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AB0201 Investigation of BAFF/BLYS–binding receptors (BBR) on B cells from patients with systemic lupus erythematosus (SLE)
  1. G. Martin-Garcia1,
  2. E. Becerra1,2,
  3. M. Leandro1,
  4. I.D.L.T. Ortega2,
  5. D.A. Isenberg1,
  6. G. Cambridge1
  1. 1Rheumatology, UCL, London, United Kingdom
  2. 2Rheumatology, Gregorio Maranon Hospital, Madrid, Spain

Abstract

Background SLE is characterized by a loss of B cell tolerance resulting in expansion of autoreactive B cell and plasma cell populations. The key B cell cytokine BAFF/BLyS, and its concerted binding to BAFF-binding receptors (BBR: BAFF-R, TACI and BCMA) is crucial to B cell survival and maturation. High serum levels of BAFF have been reported in SLE and correlated with more active or resistent disease. Changes of expression of BBR, in particular BCMA have also been reported. BCDT is an effective therapy for many patients with SLE but the effect on BAFF/BBR immunoregulation, and the possible contribution to clinical response has not been explored.

Objectives To characterise expression of BBR in B cell subsets in patients with SLE in patients before and following BCDT, in relation to serum BAFF/BLyS levels.

Methods 21 Patients with SLE on conventional therapy and 12 post RTX were included with 9 age matched healthy controls. Phenotypic analyses of B-cell subsets and BAFF-R, TACI and BCMA expression on were performed using combinations of CD19, CD27, CD38 and IgD (% positive) on a FACS-Fortessa flow cytometer. FlowJo and Prism software were used to analse the data. BAFF/BlyS levels analysed using commercial ELISA from R and D systems. Analysis of significance was for non-parametric data using Mann Whitney U test.

Results Phenotype: Pretreatment, % B cells in phenotypically defined subsets in SLE patients showed a wide range of percentages compared with HC, contributing to the finding of relatively few significant differences between groups. Double negative B cells (IgD-CD27-) were expanded in SLE patients both before and after BCDT compared with HC (p<0.05).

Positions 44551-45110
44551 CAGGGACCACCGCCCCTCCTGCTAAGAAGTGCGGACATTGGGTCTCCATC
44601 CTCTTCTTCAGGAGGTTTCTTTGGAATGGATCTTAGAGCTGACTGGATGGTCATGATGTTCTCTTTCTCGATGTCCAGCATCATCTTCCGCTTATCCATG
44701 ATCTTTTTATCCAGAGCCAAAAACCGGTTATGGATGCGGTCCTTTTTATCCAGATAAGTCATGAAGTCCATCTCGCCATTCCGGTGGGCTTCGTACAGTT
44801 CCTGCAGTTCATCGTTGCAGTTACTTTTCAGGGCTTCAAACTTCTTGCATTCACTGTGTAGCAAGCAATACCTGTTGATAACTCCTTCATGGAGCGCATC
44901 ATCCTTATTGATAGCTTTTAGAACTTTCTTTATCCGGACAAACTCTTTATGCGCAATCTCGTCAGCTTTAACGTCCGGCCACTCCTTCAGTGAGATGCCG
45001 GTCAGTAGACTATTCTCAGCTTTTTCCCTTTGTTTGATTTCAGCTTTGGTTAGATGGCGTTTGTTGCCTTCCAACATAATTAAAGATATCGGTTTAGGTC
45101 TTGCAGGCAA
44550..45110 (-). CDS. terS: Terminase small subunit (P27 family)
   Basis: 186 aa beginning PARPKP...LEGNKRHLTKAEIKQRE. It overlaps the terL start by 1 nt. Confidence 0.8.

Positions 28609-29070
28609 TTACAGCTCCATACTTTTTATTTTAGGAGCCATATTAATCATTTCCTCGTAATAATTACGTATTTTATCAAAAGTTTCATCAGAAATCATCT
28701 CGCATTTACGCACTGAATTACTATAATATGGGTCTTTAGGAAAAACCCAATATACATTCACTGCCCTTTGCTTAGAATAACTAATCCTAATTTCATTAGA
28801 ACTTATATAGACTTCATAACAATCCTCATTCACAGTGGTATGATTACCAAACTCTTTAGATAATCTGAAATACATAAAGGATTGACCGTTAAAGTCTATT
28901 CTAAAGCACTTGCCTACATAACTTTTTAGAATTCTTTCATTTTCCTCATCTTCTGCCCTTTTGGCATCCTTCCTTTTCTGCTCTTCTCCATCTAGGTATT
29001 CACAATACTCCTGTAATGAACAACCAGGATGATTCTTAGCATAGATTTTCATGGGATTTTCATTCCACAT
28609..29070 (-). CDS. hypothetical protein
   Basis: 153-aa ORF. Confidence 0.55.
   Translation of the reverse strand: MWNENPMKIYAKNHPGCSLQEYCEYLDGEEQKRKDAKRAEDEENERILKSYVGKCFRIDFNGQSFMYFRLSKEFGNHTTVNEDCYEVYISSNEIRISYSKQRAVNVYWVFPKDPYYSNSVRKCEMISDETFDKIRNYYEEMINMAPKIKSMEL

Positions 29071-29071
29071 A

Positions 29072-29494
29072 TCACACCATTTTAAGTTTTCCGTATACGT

BAFF-R: Expression of BAFF-R on the transitional/naïve subset (IgD+CD38++) was significantly lower both pre- and post-BCDT (p<0.05). BAFF-R expression on plasmablasts (IgD-CD38+++) was higher pre-BCDT compared to HC (p<0.05) but post-BCDT was not different from HC or pre-BCDT levels. There was a tendency for % BAFF-R+ve CD19 B cells to be inversely correlated with disease activity, which was less evident post-BCDT.

TACI: General profiles of %TACI positive cells in SLE B cell subsets showed a strong tendency to be higher than HC and for levels to have an inverse correlation with disease activity both pre- and post-BCDT.

BCMA and CD86: There was no clear disturbance in expression of BCMA and CD86 in SLE patients in our study in any particular subset, it also seems not be affected by BCDT.

Soluble BAFF: BAFF levels were significantly higher in SLE patients pre-BCDT vs HC (p<0.05) and rose higher after BCDT (p<0.01) vs HC. There was an inverse correlation between BAFF levels and BAFF-R (CD19) expression in patients pre-BCDT (R2=0.493, p<0.05) but not post-BCDT.

Conclusions The main finding was that pre-RTX, BAFF serum concentrations had a weak inverse correlation with % BAFF-R positive CD19+ cells and with disease activity especially on IgD+CD27-. BAFF levels after BCDT were not associated with disease activity or BAFF-R levels. Changes in TACI expression as well as BAFF-R may also contribute to high BAFF levels. However, low TACI expression but normal BAFF-R expression is associated with reduced TI-2 responses – but changes in BAFF-R (lower in active disease) may also be contributing to “fate” of B cell subsets towards plasma cell differentiation.

Disclosure of Interest G. Martin-Garcia: None Declared, E. Becerra: None Declared, M. Leandro: None Declared, I. Ortega: None Declared, D. Isenberg: None Declared, G. Cambridge Grant/Research support from: Supported by GSK, UK

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